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Open Access Publications from the University of California

Potential Control of Oxygen Non-Stoichiometry in Cerium Oxide and Phase Transition Away from Equilibrium.

  • Author(s): Dejoie, Catherine
  • Yu, Yi
  • Bernardi, Fabiano
  • Tamura, Nobumichi
  • Kunz, Martin
  • Marcus, Matthew A
  • Huang, Yi-Lin
  • Zhang, Chunjuan
  • Eichhorn, Bryan W
  • Liu, Zhi
  • et al.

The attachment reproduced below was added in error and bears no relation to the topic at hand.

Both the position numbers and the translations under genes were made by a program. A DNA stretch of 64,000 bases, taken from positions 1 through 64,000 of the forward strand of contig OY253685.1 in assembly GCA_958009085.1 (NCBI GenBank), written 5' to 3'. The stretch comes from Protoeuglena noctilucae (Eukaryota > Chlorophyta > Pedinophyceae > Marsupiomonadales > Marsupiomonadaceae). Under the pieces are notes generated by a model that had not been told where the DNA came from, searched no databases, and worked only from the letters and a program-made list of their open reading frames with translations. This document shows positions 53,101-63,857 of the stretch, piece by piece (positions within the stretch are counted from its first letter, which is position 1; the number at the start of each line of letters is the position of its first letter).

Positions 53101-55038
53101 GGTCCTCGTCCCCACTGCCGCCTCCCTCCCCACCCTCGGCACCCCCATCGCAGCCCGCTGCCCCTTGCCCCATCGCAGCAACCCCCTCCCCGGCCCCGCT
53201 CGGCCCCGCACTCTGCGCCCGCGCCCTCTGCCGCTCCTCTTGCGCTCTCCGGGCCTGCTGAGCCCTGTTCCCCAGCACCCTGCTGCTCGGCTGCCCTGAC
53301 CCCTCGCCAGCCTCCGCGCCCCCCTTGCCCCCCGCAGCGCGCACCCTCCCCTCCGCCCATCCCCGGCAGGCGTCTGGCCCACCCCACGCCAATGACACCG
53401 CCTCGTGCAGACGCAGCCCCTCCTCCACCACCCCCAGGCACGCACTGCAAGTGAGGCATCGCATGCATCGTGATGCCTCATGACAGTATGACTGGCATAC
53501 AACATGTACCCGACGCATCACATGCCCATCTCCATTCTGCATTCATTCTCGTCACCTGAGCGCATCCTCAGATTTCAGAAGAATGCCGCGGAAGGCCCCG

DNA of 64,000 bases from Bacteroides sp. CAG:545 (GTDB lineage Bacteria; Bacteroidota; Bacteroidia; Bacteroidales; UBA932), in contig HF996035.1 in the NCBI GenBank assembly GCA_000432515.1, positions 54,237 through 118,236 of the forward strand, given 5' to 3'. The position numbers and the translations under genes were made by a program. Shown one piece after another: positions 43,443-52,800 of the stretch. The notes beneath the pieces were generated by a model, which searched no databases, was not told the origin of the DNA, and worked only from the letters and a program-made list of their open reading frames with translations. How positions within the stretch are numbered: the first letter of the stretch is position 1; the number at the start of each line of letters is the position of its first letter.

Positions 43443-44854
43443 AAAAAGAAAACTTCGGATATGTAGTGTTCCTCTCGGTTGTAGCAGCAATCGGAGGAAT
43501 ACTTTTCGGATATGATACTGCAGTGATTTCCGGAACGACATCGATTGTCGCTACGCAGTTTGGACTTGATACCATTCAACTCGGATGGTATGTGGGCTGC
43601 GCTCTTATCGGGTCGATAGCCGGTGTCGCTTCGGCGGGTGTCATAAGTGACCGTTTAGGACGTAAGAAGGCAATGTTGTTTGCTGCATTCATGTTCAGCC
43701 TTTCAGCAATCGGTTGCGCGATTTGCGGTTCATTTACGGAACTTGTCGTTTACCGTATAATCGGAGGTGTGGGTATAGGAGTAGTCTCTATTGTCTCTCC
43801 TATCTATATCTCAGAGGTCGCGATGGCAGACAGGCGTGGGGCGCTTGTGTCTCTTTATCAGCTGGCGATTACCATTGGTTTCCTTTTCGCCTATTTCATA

Cerium oxide (ceria, CeO2) is a technologically important material for energy conversion applications. Its activities strongly depend on redox states and oxygen vacancy concentration. Understanding the functionality of chemical active species and behavior of oxygen vacancy during operation, especially in high-temperature solid-state electrochemical cells, is the key to advance future material design. Herein, the structure evolution of ceria is spatially resolved using bulk-sensitive operando X-ray diffraction and spectroscopy techniques. During water electrolysis, ceria undergoes reduction, and its oxygen non-stoichiometry shows a dependence on the electrochemical current. Cerium local bonding environments vary concurrently to accommodate oxygen vacancy formation, resulting in changes in Ce-O coordination number and Ce3+/Ce4+ redox couple. When reduced enough, a crystallographic phase transition occurs from α to an α' phase with more oxygen vacancies. Nevertheless, the transition behavior is intriguingly different from the one predicted in the standard phase diagram of ceria. This paper demonstrates a feasible means to control oxygen non-stoichiometry in ceria via electrochemical potential. It also sheds light on the mechanism of phase transitions induced by electrochemical potential. For electrochemical systems, effects from a large-scale electrical environment should be taken into consideration, besides effective oxygen partial pressure and temperature.

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